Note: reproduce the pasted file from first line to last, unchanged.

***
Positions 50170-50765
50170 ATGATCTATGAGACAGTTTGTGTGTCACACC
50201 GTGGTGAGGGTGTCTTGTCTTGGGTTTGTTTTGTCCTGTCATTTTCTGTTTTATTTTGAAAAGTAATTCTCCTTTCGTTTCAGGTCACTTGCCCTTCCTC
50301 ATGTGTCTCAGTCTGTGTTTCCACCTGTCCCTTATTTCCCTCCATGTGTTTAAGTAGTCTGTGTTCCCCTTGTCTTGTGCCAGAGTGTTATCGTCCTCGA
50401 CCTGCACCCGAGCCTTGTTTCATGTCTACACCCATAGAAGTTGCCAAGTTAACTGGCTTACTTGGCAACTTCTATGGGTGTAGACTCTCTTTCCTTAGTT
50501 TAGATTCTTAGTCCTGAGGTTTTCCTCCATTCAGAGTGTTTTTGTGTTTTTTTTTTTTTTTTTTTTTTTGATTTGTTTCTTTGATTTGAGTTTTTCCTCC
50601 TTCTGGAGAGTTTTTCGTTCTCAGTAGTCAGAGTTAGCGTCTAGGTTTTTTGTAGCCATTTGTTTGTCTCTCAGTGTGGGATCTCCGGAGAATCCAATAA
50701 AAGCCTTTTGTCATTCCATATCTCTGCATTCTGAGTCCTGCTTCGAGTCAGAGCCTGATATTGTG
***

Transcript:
Positions 50170-50765
50170 ATGATCTATGAGACAGTTTGTGTGTCACACC
50201 GTGGTGAGGGTGTCTTGTCTTGGGTTTGTTTTGTCCTGTCATTTTCTGTTTTATTTTGAAAAGTAATTCTCCTTTCGTTTCAGGTCACTTGCCCTTCCTC
50301 ATGTGTCTCAGTCTGTGTTTCCACCTGTCCCTTATTTCCCTCCATGTGTTTAAGTAGTCTGTGTTCCCCTTGTCTTGTGCCAGAGTGTTATCGTCCTCGA
50401 CCTGCACCCGAGCCTTGTTTCATGTCTACACCCATAGAAGTTGCCAAGTTAACTGGCTTACTTGGCAACTTCTATGGGTGTAGACTCTCTTTCCTTAGTT
50501 TAGATTCTTAGTCCTGAGGTTTTCCTCCATTCAGAGTGTTTTTGTGTTTTTTTTTTTTTTTTTTTTTTTGATTTGTTTCTTTGATTTGAGTTTTTCCTCC
50601 TTCTGGAGAGTTTTTCGTTCTCAGTAGTCAGAGTTAGCGTCTAGGTTTTTTGTAGCCATTTGTTTGTCTCTCAGTGTGGGATCTCCGGAGAATCCAATAA
50701 AAGCCTTTTGTCATTCCATATCTCTGCATTCTGAGTCCTGCTTCGAGTCAGAGCCTGATATTGTG